Here are the top and bottom companies in the ratings:

***See how your company can reference these results or
display a badge for top 10% and industry leaders***

2015TxR_TopBottom
Here’s how the industries compare with each other:

2015TxR_Industries

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You can also download the dataset in Excel for $395

Get the Data

Screen Shot 2013-02-24 at 5.42.22 PMDo you want to see all of the data from the 2015 Temkin Experience Ratings? You can purchase an excel spreadsheet for $395. Here’s a sample of the spreadsheet (.xls).

To view all of our ratings (experience, trust, forgiveness, customer service, and web experience), visit the Temkin Ratings website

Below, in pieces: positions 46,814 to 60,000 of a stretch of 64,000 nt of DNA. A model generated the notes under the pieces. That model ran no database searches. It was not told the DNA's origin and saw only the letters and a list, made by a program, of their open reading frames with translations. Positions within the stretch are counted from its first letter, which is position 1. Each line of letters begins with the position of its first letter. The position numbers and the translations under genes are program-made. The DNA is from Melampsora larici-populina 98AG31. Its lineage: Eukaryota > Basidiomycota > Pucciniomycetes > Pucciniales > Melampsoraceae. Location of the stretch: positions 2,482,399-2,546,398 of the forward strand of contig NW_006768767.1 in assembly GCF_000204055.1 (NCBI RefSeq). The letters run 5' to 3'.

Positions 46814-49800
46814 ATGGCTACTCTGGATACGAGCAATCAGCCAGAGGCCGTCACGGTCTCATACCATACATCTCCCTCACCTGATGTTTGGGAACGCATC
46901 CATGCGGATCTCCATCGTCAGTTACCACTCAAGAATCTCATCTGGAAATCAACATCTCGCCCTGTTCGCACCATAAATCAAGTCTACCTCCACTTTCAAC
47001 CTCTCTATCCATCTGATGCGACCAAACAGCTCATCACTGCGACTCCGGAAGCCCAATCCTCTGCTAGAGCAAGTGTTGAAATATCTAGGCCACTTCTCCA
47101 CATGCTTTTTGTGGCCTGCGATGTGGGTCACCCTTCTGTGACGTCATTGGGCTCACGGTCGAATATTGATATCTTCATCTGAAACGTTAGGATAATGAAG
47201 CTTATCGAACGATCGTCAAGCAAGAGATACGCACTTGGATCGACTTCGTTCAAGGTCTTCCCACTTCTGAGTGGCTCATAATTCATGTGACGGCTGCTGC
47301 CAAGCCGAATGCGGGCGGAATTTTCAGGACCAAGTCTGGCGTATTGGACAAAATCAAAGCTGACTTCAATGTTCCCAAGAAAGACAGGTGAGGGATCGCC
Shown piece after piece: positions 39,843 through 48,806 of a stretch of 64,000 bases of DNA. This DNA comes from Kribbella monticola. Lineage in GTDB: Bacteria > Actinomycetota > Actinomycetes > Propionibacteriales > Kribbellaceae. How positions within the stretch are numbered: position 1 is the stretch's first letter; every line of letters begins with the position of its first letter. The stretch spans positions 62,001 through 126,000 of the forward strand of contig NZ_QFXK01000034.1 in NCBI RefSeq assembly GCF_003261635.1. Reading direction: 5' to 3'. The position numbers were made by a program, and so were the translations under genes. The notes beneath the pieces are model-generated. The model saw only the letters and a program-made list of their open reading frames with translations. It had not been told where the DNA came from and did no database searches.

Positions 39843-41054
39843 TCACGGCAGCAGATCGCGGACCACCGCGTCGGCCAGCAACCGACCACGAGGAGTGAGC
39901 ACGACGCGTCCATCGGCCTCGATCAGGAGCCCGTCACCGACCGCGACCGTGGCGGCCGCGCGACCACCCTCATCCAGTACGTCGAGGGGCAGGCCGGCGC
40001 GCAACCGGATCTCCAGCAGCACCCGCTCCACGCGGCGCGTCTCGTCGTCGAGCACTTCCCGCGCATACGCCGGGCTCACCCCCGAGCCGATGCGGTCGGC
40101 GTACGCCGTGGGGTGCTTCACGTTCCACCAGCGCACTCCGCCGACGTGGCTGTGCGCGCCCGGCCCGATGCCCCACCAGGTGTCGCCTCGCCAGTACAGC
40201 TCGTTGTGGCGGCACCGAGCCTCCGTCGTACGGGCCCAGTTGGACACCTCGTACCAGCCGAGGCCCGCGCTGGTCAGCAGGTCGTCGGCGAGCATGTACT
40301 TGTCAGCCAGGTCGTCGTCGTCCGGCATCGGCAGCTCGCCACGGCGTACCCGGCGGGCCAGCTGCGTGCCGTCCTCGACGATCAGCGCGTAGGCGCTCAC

Temkin Ratings website

The bottom line: Companies have a long way to go on their CX journeys.

Report: What Happens After a Good or Bad Experience, 2015

1502_WhatHappensAfterGoodBadExper_COVERWe just published a Temkin Group report, What Happens After a Good or Bad Experience, 2015. This is our annual analysis of which companies deliver the most and least bad experiences, how consumers respond after those experience (in terms of sharing those experiences and changing their purchase behaviors), and the effect of service recovery (see last year’s report).

Here’s the executive summary: